The Health Corner Vol. 26 – Common Fallacies Concerning Nutrition I
I have been researching and writing on the principles of nutrition for a long time and have accumulated several articles filled with good information for my patients. Today, I would like to expound on five of ten basic foundational fallacies about nutrition that are commonly held by most Americans today. The last five will be addressed in the next article.
The first fallacy is the whole concept of science diets. This concept is simply man’s attempt to improve upon nature. But it does nothing but defy the ‘natural’ concept. We see science diets being proffered all the time, especially in the animal food industry. But it pervades the human food supply as well. The idea is that you can get a good balance of nutrition from scientifically formulated products, thus bringing about good health. An example of this type of thing would be Ensure, a liquid vitamin supplement. This is made of fractionated, laboratory-derived components that are supposed to be “a balanced ratio to provide for all nutritional needs.” My thought is that we humans have survived thousands of years without Ensure. Why would we think we need it now to take us to a higher level of health? And when I see how the status of health for most Americans has declined in recent decades I am confirmed in my opinion that science diets are just not necessary or beneficial to human health.
Another myth that has taken hold of America concerns caloric intake and health. I have talked to many people over the years that believe that anyone who wants to lose weight simply needs to reduce caloric intake. If we were only machines this would be well and good. However, we are not. We are vital, living organisms that must respond to the different stressors and demands that are placed upon us. As a result, caloric reduction will simply slow down metabolism and make it progressively more difficult for one to lose weight. If one is having a weight problem it’s probably due at least in part to a stressed endocrine system that is not functioning properly. Add this to a poor diet and weight loss success becomes even more elusive.
The next false idea on nutrition is that fats are bad and cause heart attacks, strokes, and atherosclerosis (or hardening of the arteries). In truth, there are good fats and there are bad fats. Unfortunately, there are very few people that I have talked with about this over the years that really understand what good and bad fats are. The whole issue has become clouded because the public has been subjected to terms that they do not fully understand: saturated fats, unsaturated fats, omega 3’s, omega 6’s, trans fats … Which are good and which are bad? The whole issue is actually quite simple once it’s understood. In a nutshell, the unsaturated fats found in nature are good. The unsaturated fats that man produces are bad, and all saturated fats found in nature are good. It really is that simple. The issue becomes one of identifying which fats are being discussed at any given moment. The rule of thumb is that if the fat is found in nature, it is good. If it is derived from an unnatural source or has been adulterated by man, scientifically or otherwise, it is a bad fat. The bottom line is, we are fat deficient in our diets. We are starving ourselves of the good fats in favor of the bad fats, which only serve to further promote ill health.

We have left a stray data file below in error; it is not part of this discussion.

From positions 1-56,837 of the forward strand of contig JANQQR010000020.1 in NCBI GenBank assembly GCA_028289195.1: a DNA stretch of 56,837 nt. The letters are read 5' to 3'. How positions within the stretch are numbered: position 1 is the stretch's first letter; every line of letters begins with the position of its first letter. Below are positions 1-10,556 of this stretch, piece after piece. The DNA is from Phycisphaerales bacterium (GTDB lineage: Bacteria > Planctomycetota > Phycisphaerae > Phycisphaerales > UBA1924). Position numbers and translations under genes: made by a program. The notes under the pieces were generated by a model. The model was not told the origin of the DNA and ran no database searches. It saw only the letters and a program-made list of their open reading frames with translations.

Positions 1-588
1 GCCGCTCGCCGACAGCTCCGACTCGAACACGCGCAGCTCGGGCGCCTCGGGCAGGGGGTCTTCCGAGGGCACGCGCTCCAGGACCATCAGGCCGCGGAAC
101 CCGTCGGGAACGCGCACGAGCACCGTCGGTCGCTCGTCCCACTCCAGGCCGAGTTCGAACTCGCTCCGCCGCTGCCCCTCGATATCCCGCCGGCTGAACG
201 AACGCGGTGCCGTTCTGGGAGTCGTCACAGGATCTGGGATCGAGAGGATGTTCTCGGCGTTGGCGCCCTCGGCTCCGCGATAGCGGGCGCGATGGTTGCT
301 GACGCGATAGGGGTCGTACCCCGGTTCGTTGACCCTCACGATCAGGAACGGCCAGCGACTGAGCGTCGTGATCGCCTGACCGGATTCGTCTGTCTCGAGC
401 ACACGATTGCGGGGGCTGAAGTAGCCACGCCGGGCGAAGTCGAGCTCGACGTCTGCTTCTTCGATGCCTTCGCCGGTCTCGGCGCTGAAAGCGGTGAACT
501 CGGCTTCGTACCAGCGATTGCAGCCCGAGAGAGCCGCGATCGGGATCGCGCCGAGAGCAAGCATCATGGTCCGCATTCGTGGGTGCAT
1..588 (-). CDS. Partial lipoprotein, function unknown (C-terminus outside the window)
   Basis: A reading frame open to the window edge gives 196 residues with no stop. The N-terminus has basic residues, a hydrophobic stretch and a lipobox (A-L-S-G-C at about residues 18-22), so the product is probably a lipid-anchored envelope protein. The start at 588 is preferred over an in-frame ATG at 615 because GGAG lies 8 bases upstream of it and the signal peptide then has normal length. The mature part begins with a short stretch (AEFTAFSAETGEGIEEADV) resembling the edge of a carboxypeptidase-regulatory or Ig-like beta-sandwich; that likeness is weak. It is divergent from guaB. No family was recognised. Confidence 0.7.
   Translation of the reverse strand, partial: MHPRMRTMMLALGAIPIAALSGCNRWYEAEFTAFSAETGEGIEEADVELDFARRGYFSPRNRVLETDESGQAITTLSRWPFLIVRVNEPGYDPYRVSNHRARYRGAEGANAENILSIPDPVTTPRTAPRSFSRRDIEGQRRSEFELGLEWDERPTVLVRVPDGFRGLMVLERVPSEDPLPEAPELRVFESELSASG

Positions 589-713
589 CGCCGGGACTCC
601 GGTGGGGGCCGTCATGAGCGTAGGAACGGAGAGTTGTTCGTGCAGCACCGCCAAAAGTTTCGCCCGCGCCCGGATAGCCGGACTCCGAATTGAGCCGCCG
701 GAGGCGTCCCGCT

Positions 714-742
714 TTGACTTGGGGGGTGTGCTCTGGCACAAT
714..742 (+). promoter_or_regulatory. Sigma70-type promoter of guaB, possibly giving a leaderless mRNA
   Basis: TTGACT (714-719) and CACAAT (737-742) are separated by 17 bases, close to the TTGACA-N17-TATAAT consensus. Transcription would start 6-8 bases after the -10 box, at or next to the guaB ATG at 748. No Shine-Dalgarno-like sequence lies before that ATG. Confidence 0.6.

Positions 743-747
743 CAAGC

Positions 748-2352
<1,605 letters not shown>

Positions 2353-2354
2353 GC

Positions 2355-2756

We have also been taught that omega 6’s are pro-inflammatory and omega 3’s are anti-inflammatory. While this is true, it is also true that both omega 3’s and 6’s need to be balanced in a 1:2 ratio, ideally. Due to the high consumption of meat containing mostly omega 6’s, and the consumption of omega 3’s which are primarily found in raw nuts and seeds, this ratio is dramatically imbalanced in favor of the pro-inflammatory fatty acids. Now, inflammation is a normal physiological response most of the time, but an imbalance in this series causes a chronic inflammatory response. And this is indicative of a greater problem.
This next common misconception on diet is regarding the promotion of milk for strong bones. Now, the milk we humans primarily drink in America is cow’s milk, which is specifically designed for cows, not for humans. This in and of itself is something to consider. Not only is cow’s milk not designed for the human species, but it has been pasteurized and homogenized. Homogenization keeps milk from separating and also reduces the digestibility of it. Pasteurization denatures (alters the chemical structure in space) of the milk, thus altering its nutritional benefits.
The truth is, milk can cause the human body many problems. In fact, there are studies out there showing that milk contributes to osteoporosis. If milk really builds strong bones, Americans would have the healthiest bone structures in the world because we consume more milk than any other country. And yet, we have one of the highest rates of osteoporosis instead. This is because man is not meant to drink cow’s milk all his life. Milk is a starter food, from which we are to progress to other types of foods.
And with that we stop for now…
As you can see by what I have written here, there are some real discrepancies between what has been touted as truth and what is really true concerning diet in this country. It is up to you, the public, to keep yourselves informed and act on what you learn. I hope you will take time to read part two of this topic next time, to further your education on the very important subject of diet and your health.
Until then, here’s to your good health!
Dr. Jon R. Link